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ISSTs expand to include JV teams

Photo courtesy of Nuria Alvarez Martin
The JV girls volleyball team poses with their second place medals after their ISST game hosted by the American School of the Hague Nov. 9-11. This year, JV teams were able to participate in ISSTs, along with middle school and varsity teams.

The International School Sports Tournament has expanded to include middle school and JV competition levels for the first time. Since the tournament’s founding in 1968, ISSTs have been held as end-of-season competitions solely for varsity sports teams across its member schools in Europe.

Director of Athletics John Farmer said athletics directors from all participating schools wanted non-varsity teams to have the opportunity to experience the event.

“All of us agreed, I think, that the ISST was the pinnacle of what was important to us as administrators of athletics programs in terms of the end-of-season events,” Farmer said. “We also believe, as a group of schools, in keeping a very high bar for our student athletes and coaches and teams…If we can maintain this quality, why would we not want that for our middle school and our JV?”

In addition, Farmer said the school wanted to ensure non-varsity players were benefiting from their games as much as varsity players.

“It also became a thing of looking at what kind of experience our athletes were having in the LSSA,” Farmer said. “It’s really frustrating for us when we haven’t got a girls seventh grade basketball team to play against because the other school doesn’t have enough girls to play basketball or they do, and the score is 60-2.”

JV boys soccer captain Max Levine (’25) said the addition of JV ISSTs allows JV players to improve further, thus benefiting the future varsity team.

“Where we are in football right now, you know, we have a lot of good players that are still developing,” Levine said. “It [competing at ISSTs] allows us to kind of develop as players and have a chance to prove why we should be on varsity next year.”

Similarly, JV girls volleyball player Enna Momic (’26) said she was looking forward to playing at ISSTs.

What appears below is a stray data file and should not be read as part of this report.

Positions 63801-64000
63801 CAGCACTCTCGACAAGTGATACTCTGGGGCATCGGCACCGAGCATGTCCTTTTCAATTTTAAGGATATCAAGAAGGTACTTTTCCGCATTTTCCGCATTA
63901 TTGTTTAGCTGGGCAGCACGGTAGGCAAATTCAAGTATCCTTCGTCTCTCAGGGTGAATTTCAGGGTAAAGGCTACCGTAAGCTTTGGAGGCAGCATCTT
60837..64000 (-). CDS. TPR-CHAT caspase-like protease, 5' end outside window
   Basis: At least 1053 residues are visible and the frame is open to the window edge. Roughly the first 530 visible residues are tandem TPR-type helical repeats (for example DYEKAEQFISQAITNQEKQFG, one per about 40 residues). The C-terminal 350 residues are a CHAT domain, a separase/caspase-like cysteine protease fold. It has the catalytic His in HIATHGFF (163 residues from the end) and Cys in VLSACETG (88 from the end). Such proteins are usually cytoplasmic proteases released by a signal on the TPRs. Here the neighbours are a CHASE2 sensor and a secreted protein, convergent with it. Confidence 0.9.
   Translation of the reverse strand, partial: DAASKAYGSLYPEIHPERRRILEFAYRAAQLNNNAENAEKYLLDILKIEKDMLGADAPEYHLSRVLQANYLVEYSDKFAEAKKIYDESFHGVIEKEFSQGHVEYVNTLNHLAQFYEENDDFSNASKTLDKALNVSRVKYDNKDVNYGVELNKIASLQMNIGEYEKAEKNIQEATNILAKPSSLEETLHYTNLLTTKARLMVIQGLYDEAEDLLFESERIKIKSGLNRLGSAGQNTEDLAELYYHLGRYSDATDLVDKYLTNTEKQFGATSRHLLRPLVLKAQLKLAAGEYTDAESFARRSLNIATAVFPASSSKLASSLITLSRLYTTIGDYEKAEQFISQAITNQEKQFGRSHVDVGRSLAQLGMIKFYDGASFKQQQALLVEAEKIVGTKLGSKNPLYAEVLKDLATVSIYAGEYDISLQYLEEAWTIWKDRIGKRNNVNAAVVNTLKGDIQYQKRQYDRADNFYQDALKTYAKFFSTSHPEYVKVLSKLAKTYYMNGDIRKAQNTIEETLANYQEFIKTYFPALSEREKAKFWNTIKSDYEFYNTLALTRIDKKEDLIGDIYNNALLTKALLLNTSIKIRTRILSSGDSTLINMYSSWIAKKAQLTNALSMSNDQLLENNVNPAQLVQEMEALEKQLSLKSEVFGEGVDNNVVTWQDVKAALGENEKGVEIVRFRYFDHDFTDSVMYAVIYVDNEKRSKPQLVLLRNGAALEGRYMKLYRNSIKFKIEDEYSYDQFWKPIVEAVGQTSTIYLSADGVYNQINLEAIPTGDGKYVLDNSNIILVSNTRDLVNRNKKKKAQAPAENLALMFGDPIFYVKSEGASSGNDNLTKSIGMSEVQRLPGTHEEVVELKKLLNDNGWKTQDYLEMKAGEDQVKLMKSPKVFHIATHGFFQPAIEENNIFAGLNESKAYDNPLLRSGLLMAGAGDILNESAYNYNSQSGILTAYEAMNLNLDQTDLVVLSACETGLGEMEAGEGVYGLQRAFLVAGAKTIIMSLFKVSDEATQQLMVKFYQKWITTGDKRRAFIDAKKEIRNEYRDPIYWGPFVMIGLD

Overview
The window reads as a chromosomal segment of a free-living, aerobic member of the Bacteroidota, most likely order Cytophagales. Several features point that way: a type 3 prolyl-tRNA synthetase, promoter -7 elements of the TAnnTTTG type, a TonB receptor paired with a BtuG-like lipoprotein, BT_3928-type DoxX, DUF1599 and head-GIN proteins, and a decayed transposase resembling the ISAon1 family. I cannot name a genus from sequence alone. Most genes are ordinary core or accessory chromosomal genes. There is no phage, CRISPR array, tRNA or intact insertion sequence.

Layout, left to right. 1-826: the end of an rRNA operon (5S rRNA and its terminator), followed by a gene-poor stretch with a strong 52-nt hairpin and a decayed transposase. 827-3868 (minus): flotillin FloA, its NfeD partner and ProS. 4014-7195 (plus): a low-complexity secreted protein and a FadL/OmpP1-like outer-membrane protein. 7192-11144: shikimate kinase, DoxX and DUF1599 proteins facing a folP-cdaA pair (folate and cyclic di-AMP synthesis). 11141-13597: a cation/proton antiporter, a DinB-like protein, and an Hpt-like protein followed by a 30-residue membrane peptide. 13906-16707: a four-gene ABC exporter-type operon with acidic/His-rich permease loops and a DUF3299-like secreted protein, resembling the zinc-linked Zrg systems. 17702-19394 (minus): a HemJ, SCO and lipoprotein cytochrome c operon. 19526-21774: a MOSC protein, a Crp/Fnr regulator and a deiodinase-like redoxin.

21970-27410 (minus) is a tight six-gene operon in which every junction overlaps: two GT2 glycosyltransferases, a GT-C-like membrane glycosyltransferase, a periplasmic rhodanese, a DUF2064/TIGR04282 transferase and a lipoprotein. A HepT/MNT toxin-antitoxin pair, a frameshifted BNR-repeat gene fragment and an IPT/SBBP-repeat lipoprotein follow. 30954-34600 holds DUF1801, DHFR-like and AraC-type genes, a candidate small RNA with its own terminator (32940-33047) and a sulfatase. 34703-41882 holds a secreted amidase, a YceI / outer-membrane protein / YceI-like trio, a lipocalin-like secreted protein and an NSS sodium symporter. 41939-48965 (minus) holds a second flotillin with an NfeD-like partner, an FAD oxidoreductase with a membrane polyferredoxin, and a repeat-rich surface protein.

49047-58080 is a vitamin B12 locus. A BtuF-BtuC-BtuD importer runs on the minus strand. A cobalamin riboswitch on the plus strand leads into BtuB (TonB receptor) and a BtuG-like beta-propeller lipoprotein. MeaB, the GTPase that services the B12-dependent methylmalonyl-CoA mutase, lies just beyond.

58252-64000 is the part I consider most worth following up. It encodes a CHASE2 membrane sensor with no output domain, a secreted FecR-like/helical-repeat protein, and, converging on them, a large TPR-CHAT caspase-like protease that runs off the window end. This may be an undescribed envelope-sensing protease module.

“It’s such a cool opportunity because there’s a lot of JV teams and a lot of people who love volleyball as well, so being able to participate in ISSTs is really cool,” Momic said. “You just get that extra time to play volleyball, which is super fun.”

Farmer said although ISSTs have historically only been varsity teams, the addition of other levels within the tournament should not detract from varsity players’ experiences.

“I’m far less concerned about our varsity athletes feeling like that takes away from their experience, like, they’re playing in a varsity ISST,” Farmer said. “They should be as excited about that as independent of whether or not the people who are in the same sport are going to a different venue to play the same sport at a different level.”

Likewise, Momic said she believes including other competition levels will benefit JV players.

“I see where people come from when they say it, like, shouldn’t have been changed, so it’s only for varsity and it’s something you can work for, but I think it’s a good opportunity for JV to get that extra time to play,” Momic said.

Moreover, Levine said there is no harm in allowing JV teams to participate because the varsity and JV boys soccer teams would not compete against one another.

“I don’t think us playing in ISSTs takes away from varsity because they’re playing in an entirely different tournament than us,” Levine said. “There’s a lot of friends between the two teams, so I don’t think there’s any bad blood.”

Ultimately, Farmer said the addition of JV teams was a strong decision, however, the outcome will only be clear as the teams compete.

“While I am excited about it, that doesn’t mean that it’s going to be perfect right off the bat,” Farmer said. “I think it’s going to be awesome, and I’m so excited that our middle school and JV athletes can go have these incredible experiences that our varsity athletes have been having for over 50 years.”

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About the Contributor
Sophia Bateman
Sophia Bateman, Lead Features Editor
Sophia Bateman (’25) is the Lead Features Editor for The Standard. She joined the newspaper as a staff writer in Grade 9 because she admired collaboration among the staff and wanted a platform to express her voice. Outside of journalism, Bateman leads the Student Ambassador program and enjoys computer science.

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